JCB set new records for turnover and machine sales in 2017, as global markets continued to rebound strongly during the year. The Staffordshire-based construction and agricultural machinery maker revealed that its sales turnover in 2017 rose by almost 28% to £3.35 billion (2016: £2.62 billion), while machine sales increased to 75,693 (2016: 66,011). Earnings on an EBITDA basis rose by almost 19% to £341 million (2016: £287 million). Since 1975, JCB’s average return on investment has been over 30%. The market rebound has continued strongly in 2018 which has pushed JCB global production levels to a record level of 500 machines per day. JCB CEO, Graeme Macdonald said: “2017 was a very strong year for JCB during which we outpaced the market and set new sales records. While the global market grew by over 21% last year, JCB’s sales increased by almost 28%.” JCB Chairman, Lord Bamford added: “The continued growth in global markets in 2018 has seen JCB production rates reach their highest in our history. Employment levels across our plants are also at record highs and we now employ more than 15,000 people. In the UK alone, we have recruited almost 1,100 people this year, which is superb news for JCB and great news for British manufacturing.” JCB has 22 factories around the world, including 11 in the UK. In June, JCB revealed it was investing £50 million in a new British plant to manufacture cabs for its machines in Uttoxeter, Staffordshire. The factory will open in 2019.
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5. British public believes manufacturing vital for future of post-Brexit economy

According to a new poll, carried out by YouGov for EEF and law firm Womble Bond Dickinson, the general public believes manufacturing is hugely important to the future of the UK economy post-Brexit and that Government should place more value on it. But there are massive misperceptions about the pay and opportunities it offers, as well as its world ranking. Almost three quarters of people (70%) agree that the UK cannot tackle future problems without a strong manufacturing sector. The sector also comes first when asked which sector is likely to provide a solution to a number of the challenges facing the UK and also scores highly with the public for trust. When further probed, 69% believe that manufacturing is important to secure our place in the global economy, especially in the context of Brexit, while 61% feel that a strong manufacturing sector is important to secure employment for future generations. However, despite the public placing a high value on the role of manufacturing, only a fifth of parents want their children to work in the sector. The survey also showed the understanding of Britain’s international standing was extremely underrated. The British public believes that the UK is ranked at 56th in the world in terms of value of products made, which is actually the position of Kazakhstan. The reality is that the UK is in fact in the top ten performing manufacturing countries around the globe, sitting at 9th place in the world.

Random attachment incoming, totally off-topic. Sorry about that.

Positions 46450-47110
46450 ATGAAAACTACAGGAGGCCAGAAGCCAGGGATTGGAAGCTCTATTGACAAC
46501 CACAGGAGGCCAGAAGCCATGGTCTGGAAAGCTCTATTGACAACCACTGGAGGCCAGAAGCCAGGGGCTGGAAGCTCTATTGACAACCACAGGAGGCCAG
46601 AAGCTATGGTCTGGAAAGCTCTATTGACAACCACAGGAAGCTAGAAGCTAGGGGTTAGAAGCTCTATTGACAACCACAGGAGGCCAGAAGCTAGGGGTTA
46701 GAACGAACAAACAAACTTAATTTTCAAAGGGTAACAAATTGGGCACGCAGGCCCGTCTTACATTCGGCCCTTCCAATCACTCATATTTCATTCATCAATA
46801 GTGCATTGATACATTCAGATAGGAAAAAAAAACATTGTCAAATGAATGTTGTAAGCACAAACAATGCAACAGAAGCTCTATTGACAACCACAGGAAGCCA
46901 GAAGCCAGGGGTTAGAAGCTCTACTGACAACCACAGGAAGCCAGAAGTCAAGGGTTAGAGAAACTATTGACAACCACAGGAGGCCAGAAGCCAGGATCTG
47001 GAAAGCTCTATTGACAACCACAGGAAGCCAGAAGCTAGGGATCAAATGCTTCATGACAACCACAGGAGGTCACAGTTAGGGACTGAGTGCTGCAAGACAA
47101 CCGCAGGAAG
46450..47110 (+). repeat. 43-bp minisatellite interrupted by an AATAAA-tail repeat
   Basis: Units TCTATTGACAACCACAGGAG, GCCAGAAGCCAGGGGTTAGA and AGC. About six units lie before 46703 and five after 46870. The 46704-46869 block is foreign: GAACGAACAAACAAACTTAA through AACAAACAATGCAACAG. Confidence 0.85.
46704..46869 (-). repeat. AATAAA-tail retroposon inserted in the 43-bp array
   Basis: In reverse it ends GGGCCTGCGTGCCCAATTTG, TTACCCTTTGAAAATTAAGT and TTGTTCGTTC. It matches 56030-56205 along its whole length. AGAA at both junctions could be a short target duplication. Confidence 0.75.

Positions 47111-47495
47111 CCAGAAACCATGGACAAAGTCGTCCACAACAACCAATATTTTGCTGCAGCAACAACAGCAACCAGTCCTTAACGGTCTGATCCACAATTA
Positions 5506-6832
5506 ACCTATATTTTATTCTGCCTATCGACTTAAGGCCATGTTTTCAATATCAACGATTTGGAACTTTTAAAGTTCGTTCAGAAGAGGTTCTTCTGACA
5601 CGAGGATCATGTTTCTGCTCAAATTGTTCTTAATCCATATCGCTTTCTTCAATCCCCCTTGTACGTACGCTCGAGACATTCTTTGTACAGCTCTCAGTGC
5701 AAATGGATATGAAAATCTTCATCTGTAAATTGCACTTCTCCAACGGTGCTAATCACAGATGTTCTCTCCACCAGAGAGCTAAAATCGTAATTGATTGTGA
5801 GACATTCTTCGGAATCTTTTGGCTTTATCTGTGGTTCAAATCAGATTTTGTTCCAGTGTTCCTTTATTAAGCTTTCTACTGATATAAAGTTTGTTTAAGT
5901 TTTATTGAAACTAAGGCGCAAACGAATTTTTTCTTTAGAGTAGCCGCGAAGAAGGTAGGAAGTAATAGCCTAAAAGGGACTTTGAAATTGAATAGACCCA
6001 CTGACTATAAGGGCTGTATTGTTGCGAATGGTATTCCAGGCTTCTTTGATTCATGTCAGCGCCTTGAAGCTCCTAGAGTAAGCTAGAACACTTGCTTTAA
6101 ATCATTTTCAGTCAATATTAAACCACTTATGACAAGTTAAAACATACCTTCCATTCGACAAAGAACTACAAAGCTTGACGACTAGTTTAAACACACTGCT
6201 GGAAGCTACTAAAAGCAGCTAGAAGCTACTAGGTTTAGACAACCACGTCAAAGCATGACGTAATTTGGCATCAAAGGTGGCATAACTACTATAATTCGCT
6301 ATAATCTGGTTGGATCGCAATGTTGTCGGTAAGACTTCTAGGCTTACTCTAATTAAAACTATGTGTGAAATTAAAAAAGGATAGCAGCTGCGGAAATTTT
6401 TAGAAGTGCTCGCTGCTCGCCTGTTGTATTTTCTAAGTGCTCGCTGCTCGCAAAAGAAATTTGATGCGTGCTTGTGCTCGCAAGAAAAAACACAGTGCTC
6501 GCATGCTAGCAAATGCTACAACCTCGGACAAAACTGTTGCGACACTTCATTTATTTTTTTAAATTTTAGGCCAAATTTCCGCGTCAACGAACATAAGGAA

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Our favourite #GBmfg & #UKmfg tweets of the week

Recommendation roundup

Our picks of the best manufacturing and business related content that caught our attention this week.

1. Essential education: future jobs must be taught with tech / via @raconteur

At the tender age of 87, Michelangelo said “I am still learning”, making him a poster child for lifelong education. Learning has come a long way since Renaissance Italy, but educators and administrators still face the same concerns in equipping students from school to university for the world of work; except today’s world is faster and more automated, with flexible patterns of employment. In a recent Australian Future of Education survey, 42% of respondents said the current school curriculum is inadequate, 23.2% said basic literacy is lacking and 30% are not confident children are being prepared for future jobs. Classrooms today also look very similar to the classrooms pupils’ parents learnt in, but with some new tech added. Yet, educators are expected to teach skills and problem-solving for jobs that don’t exist for 65% of the children starting school this month when they come to seek employment. But Sarah Weir, chief executive at the UK’s Design Council, also questions who will build the human connections that are at the core of such skill areas: “Can robots teach collaboration, creativity and disruptive thinking? I don’t think so.” Which leads to highlight the importance of balance: applications of technology in classrooms can add great value, but essential skills will still need a human to teach them.
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2. Unilever scraps Dutch relocation plan / via @BBCNews